Brad Holland was gracious enough to send me the following reply to questions raised on the issue of reprographic royalties from Mark Simon's article.
I am reposting it with his permission.
We’ve had several inquiries about this subject since Mark Simon’s article came out.
Some involve the suggestion that if artists want to be paid their reprographic royalties, they should contact their publishers to ask if they’re “eligible.”
In my opinion, this would be sending artists on a wild goose chase. Mark was wise not to suggest it in his piece.
First things first: If you’ve ever done work that’s been published in books, magazines, journals and newspapers, you’re eligible to receive reprographic fees.
Reprographic rights are just like other rights. They don’t come from the publisher. They’re yours.
The only exception would be if you’ve signed them all away.
And even if you’ve signed one or two all-rights contracts, it’s not likely that you’ve surrendered all your rights to every published work you’ve ever done.
So a.) If you fit this description, you’re eligible.
But b.) Let’s say you take this advice and contact your publisher. What are the chances a publisher will even take your call?
At best, you’d be lucky to get an editor or sales rep. Then what? They’ll refer you to their legal department. Now you’re the dog that’s caught the bus. And how many artists are ready to tangle with a corporate lawyer who holds all the cards?
Contacting your publisher about your reprographic rights comes down to one of two scenarios:
Scenario 1: Let’s say you’re an artist who’s published a book, of which you’re the named author.
- Here you have a single publisher to contact and a personal sales record to inquire about.
- In this case, maybe you can get somewhere by asking for the reprographic royalties for that specific book.
- We don’t know of any cases where this has happened, but for the sake of argument let’s assume it could:
- These fees are called title-specific royalties, and
- They can be tracked only because you’re the sole author of that particular book.But how many artists are the sole authors of books?
And what about all the other work you’ve done?
Scenario 2:The real issue in reprographic rights involves all those artists who contribute to collective works such as magazines. The fees involved here are collective fees. They’re called non-title-specific royalties and they’re collected under blanket licenses.
How do individual artists get paid for their share of this “juke box money”?
If you followed the advice to contact your publisher, here’s what you’d actually have to do:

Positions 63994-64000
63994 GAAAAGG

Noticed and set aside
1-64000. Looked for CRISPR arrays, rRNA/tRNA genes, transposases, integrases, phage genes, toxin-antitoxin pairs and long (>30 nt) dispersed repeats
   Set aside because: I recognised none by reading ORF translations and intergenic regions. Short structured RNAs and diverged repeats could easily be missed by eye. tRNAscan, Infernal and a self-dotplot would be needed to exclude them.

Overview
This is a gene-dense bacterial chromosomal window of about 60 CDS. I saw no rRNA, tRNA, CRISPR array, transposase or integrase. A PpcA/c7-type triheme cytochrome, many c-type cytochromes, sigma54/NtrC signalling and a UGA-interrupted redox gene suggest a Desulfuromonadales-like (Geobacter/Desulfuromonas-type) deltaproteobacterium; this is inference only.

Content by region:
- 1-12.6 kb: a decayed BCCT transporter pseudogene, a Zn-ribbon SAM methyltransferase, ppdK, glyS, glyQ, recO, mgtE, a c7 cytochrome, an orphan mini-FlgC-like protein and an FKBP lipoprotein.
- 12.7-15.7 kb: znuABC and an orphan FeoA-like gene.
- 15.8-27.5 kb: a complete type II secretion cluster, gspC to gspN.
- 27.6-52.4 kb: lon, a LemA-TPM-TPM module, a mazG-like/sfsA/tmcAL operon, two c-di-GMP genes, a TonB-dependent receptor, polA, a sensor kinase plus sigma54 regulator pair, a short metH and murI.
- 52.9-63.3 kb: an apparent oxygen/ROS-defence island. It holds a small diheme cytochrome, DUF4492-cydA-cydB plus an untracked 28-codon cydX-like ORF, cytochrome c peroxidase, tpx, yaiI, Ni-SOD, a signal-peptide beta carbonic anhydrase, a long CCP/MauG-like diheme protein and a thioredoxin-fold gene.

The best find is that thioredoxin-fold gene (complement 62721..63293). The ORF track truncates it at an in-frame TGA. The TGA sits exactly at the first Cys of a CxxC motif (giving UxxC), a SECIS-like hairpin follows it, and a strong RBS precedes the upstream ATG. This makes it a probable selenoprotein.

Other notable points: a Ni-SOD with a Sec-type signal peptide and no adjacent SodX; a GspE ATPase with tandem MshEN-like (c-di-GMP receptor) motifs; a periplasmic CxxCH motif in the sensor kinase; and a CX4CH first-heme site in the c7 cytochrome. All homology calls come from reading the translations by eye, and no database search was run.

- Call the publisher of each and every publication you’ve ever worked for to
- inquire about what percentage of that publication’s total reprographic revenues you’re entitled to
- for each and every picture you’ve ever done for them.
How’s that likely to work out?
- You can call publishers, but how many will take your call?
- Or editors for that matter?
- So you may get through to the art director, but
- How many art directors will want to start fielding inquiries from every artist they’ve ever worked with about the reprographic sales figures of every issue of the magazine in which their work has ever appeared.
- The art director won’t be able to help you anyway;
- Most have never even heard of reprographic rights.
- So he/she will direct you to the sales or legal department.
- Ask the company’s lawyers if you’re “eligible for reprographic royalties,” and they’ll say no, case closed.
- So then what?
Telling artists they should each confront their publishers one-by-one is to condemn them to fruitless and ineffectual individual actions. There’s no way we can collect non-title specific royalties without a collecting society.
Because to determine an individual’s share of non-title-specific royalties, you need to make three statistical calculations:
- What percentage of total reprographic royalties should go to visual artists?
- What share of that total should go to illustrators (as opposed to photographers, fine artists, etc.)?
- What share of that should go to which individual artists?
Collecting societies in other countries make calculations like this every day, all the time.
But artists can’t deduce these numbers themselves by talking to publishers. For this you need bean counters.
And you need bean counters who work for you.
The Copyright Clearance Center collects over $165 million in reprographic royalties every year. CCC has bean counters, but they work for CCC. And CCC works for publishers.
As artists, we won’t get our share of these royalties until we have bean counters who work for us.
That’s what a collecting society would provide.
According to IFRRO figures, an average 15% of reprographic revenues should be going to visual artists right now.
Fifteen percent of $165 million annually: do the math.
And that percentage is expected to grow with the growth of digital photocopying.
We started ASIP to act as a collecting society because nobody else was doing it.
It should have been done two decades ago.
If we don’t act together now, we should expect to lose these rights for good.
That’s why I’ve signed the ASIP mandate. I have 42 years of rights at stake.
The form’s easy to fill out and membership is free.
Here’s the place to go: http://www.asip-repro.org/
Thanks a million for your commitment to this issue, Ken.
– Brad Holland, for the board of ASIP